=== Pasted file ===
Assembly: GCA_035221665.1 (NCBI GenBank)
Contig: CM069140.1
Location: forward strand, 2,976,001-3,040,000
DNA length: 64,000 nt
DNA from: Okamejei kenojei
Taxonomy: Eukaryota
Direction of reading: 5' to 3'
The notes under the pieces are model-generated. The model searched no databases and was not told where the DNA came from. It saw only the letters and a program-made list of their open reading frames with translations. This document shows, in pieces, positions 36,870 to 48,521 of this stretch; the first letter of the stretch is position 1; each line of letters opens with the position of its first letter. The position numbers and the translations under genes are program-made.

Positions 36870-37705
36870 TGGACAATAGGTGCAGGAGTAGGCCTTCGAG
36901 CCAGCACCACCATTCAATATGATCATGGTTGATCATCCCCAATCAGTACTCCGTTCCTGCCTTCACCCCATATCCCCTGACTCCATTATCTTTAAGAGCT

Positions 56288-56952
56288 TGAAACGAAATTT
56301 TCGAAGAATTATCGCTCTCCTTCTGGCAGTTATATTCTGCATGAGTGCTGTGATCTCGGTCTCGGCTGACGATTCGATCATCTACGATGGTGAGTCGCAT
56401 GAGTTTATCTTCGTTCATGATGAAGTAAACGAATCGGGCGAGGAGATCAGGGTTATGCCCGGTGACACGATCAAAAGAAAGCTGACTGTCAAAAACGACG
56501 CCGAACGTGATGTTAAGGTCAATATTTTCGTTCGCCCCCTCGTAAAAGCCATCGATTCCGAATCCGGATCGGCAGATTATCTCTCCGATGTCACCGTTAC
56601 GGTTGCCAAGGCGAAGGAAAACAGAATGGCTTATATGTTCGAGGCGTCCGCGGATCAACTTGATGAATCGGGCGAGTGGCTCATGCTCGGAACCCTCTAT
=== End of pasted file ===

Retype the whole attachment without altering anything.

Assembly: GCA_035221665.1 (NCBI GenBank)
Contig: CM069140.1
Location: forward strand, 2,976,001-3,040,000
DNA length: 64,000 nt
DNA from: Okamejei kenojei
Taxonomy: Eukaryota
Direction of reading: 5' to 3'
The notes under the pieces are model-generated. The model searched no databases and was not told where the DNA came from. It saw only the letters and a program-made list of their open reading frames with translations. This document shows, in pieces, positions 36,870 to 48,521 of this stretch; the first letter of the stretch is position 1; each line of letters opens with the position of its first letter. The position numbers and the translations under genes are program-made.

Positions 36870-37705
36870 TGGACAATAGGTGCAGGAGTAGGCCTTCGAG
36901 CCAGCACCACCATTCAATATGATCATGGTTGATCATCCCCAATCAGTACTCCGTTCCTGCCTTCACCCCATATCCCCTGACTCCATTATCTTTAAGAGCT

Positions 56288-56952
56288 TGAAACGAAATTT
56301 TCGAAGAATTATCGCTCTCCTTCTGGCAGTTATATTCTGCATGAGTGCTGTGATCTCGGTCTCGGCTGACGATTCGATCATCTACGATGGTGAGTCGCAT
56401 GAGTTTATCTTCGTTCATGATGAAGTAAACGAATCGGGCGAGGAGATCAGGGTTATGCCCGGTGACACGATCAAAAGAAAGCTGACTGTCAAAAACGACG
56501 CCGAACGTGATGTTAAGGTCAATATTTTCGTTCGCCCCCTCGTAAAAGCCATCGATTCCGAATCCGGATCGGCAGATTATCTCTCCGATGTCACCGTTAC
56601 GGTTGCCAAGGCGAAGGAAAACAGAATGGCTTATATGTTCGAGGCGTCCGCGGATCAACTTGATGAATCGGGCGAGTGGCTCATGCTCGGAACCCTCTAT